Among the activities that Gerry documented in1988 were Doyle’s work in laying out a 9 hole golf course for the proposed railway hotel at Pyramid Lake.  The site identified was never used.  The ultimate location for the hotel and golf course was lower down in the valley on the opposite side of the Athabasca River.  Conan Doyle was asked to lay the cornerstone of the Union Church of Jasper.  In my discussions with Gerry, he had always wondered about the fate of that cornerstone, as it is no longer visible.  He speculated that it was covered or buried by subsequent renovations of the church.

Doyle traveled by pack train from Jasper to Tete Juane Cache, the continental divide between Alberta and British Columbia and was photographed astride the border standing on a pile of railway ties.  This trip was the inspiration for his poem
The Athabasca Trail.

On his last day in Jasper Sir Arthur was invited to join in a game of baseball that was held between Jasper and Edson at the Jasper ball diamond.  The site on which the game was played can be identified from the photo and today it remains as the towns municipal ball park.
While visiting London in 1997, my wife and I stopped at the Sherlock Holmes Memorabilia Company on Baker Street.  I noticed a photo on the wall of Sir Arthur and Lady Doyle and was informed by the proprietor that the photo was taken at the Reichenbach Falls in Switzerland.  I corrected him and informed him it was taken at Maligne Canyon in Jasper in 1914.  I had not been aware that they had visited the canyon until that time but the evidence was unmistakable.  In my opinion this could not have been taken during the 1923 visit.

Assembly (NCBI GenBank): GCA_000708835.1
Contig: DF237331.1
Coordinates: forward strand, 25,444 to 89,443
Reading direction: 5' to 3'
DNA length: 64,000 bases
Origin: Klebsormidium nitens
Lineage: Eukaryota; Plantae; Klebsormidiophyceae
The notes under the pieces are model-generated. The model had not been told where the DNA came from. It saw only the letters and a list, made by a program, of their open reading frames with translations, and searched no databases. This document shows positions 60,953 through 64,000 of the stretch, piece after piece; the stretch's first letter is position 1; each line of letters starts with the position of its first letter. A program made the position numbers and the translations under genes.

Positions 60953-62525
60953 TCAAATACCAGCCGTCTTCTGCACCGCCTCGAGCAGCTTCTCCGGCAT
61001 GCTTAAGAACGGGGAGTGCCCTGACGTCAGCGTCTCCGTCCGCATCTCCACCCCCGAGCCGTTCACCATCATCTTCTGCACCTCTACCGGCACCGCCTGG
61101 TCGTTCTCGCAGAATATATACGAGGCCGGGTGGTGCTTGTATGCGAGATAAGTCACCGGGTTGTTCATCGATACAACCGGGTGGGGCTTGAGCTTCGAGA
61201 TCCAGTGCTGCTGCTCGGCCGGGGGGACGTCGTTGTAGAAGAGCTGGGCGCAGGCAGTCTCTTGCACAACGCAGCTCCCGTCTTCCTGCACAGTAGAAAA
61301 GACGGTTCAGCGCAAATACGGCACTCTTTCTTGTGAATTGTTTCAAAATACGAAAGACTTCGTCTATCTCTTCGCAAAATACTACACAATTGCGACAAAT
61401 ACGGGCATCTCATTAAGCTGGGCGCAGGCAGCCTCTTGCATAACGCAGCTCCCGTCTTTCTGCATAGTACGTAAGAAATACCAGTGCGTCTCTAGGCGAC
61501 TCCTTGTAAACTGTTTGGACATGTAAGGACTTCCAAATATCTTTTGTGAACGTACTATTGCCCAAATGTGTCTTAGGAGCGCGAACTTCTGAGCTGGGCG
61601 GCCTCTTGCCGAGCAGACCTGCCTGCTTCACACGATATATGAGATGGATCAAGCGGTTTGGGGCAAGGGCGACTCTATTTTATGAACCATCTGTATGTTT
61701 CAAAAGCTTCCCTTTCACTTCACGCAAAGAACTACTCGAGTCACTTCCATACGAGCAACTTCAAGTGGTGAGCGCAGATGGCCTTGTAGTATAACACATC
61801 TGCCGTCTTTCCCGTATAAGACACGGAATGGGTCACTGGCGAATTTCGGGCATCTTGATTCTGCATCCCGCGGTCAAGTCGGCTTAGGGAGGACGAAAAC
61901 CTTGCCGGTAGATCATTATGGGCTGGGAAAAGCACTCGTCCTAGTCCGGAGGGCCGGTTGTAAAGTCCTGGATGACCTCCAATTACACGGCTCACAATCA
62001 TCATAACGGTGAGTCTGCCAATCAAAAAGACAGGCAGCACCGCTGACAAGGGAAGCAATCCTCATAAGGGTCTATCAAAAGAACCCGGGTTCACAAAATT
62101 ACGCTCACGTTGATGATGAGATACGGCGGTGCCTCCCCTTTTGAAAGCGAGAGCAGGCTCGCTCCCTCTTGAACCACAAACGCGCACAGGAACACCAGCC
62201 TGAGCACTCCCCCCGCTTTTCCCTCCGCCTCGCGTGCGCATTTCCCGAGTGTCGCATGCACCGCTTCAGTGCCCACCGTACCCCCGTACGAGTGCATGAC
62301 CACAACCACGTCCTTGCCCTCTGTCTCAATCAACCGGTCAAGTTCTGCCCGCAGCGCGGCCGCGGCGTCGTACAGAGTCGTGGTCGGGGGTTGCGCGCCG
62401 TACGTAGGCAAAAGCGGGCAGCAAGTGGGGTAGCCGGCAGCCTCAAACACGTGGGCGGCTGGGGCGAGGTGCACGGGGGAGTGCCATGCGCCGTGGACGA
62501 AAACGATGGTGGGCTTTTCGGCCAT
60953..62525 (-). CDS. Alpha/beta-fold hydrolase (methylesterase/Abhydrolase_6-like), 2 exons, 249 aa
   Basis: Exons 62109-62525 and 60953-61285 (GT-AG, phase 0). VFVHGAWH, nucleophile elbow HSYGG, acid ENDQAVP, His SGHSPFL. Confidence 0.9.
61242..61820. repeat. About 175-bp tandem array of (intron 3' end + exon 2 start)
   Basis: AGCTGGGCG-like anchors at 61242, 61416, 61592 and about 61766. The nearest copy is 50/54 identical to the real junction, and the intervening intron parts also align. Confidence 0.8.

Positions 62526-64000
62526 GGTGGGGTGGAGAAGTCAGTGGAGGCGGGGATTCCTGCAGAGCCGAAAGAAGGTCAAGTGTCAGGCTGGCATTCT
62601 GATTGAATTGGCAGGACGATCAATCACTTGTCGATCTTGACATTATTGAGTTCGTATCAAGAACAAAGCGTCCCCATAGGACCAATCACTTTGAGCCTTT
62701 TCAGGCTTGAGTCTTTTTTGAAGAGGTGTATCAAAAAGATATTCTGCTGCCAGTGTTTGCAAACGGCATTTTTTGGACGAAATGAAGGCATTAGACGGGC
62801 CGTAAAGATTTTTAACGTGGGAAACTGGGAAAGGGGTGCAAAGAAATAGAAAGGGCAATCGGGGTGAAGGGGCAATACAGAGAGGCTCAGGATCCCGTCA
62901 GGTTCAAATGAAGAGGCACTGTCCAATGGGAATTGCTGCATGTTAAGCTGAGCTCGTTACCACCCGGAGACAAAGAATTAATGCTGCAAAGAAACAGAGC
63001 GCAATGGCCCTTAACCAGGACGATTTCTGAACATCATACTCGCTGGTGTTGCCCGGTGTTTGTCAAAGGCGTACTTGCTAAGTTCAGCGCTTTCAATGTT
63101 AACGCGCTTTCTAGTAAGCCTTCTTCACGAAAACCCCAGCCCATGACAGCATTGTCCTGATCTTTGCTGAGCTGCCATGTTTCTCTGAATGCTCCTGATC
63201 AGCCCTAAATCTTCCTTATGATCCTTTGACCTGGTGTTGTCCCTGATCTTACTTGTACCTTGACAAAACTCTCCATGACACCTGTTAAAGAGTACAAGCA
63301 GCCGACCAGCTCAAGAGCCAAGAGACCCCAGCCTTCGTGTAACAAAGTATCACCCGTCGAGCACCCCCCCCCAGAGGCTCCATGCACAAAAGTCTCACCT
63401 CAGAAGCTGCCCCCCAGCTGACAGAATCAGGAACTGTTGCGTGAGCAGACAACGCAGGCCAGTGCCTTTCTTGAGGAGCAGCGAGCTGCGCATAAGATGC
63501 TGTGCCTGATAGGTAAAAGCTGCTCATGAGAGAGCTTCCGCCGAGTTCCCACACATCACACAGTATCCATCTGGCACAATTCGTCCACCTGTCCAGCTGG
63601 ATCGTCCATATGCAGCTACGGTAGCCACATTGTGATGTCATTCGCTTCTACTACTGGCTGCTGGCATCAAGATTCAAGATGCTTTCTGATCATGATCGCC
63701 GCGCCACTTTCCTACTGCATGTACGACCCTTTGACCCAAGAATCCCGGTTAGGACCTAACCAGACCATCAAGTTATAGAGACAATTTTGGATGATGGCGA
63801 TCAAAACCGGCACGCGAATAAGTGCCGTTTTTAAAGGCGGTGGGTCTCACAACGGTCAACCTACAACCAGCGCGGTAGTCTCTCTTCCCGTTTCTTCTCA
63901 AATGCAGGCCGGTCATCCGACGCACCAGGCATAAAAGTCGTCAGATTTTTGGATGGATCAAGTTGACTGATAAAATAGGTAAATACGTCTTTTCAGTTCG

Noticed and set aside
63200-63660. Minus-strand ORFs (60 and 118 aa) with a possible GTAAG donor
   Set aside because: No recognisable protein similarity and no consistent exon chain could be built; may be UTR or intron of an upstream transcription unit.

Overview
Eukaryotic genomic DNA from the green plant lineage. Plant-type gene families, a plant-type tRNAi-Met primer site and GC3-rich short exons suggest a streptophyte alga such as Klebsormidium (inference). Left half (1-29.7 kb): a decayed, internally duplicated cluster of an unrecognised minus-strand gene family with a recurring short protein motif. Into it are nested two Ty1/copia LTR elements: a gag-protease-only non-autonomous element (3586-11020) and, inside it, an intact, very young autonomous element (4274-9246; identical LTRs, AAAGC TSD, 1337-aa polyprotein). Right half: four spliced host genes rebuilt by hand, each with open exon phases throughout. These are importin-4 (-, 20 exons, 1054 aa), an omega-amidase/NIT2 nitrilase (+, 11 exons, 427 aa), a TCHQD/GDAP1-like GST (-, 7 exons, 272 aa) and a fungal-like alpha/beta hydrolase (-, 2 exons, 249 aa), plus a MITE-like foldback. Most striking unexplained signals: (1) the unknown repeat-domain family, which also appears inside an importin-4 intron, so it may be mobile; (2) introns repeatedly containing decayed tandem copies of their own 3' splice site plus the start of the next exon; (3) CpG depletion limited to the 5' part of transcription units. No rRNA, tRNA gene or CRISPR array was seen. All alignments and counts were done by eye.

Sir Arthur and Lady Conan Doyle left Jasper and Alberta on June 19 but were so impressed by their visit that nine years later they returned to Jasper with their three children.



Photo Credits
Railway car Canada …Metro Toronto Reference Library
Wigwam . . . Richard Lancelyn Green Photo Library
Ball Game. . . Richard Lancelyn Green Photo Library
Railway Car - Metro Toronto Reference Library
Wigwam - Richard Lancelyn Green Photo Library
Ball Game - Richard Lancelyn Green Photo Library
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By Robert McFetridge
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Robert and Irene McFetridge are active members of The Singular Society of the Baker Street Dozen and former members of the CPR Stockholders of Edmonton. A website exploring some of Bob's varied interests may be found here.
Text of this article is copyright © Robert McFetridge 1999 and may not be reproduced without consent. Images are copyright their respective owners and are used here for review purposes only. Site design is copyright © Charles Prepolec 2000.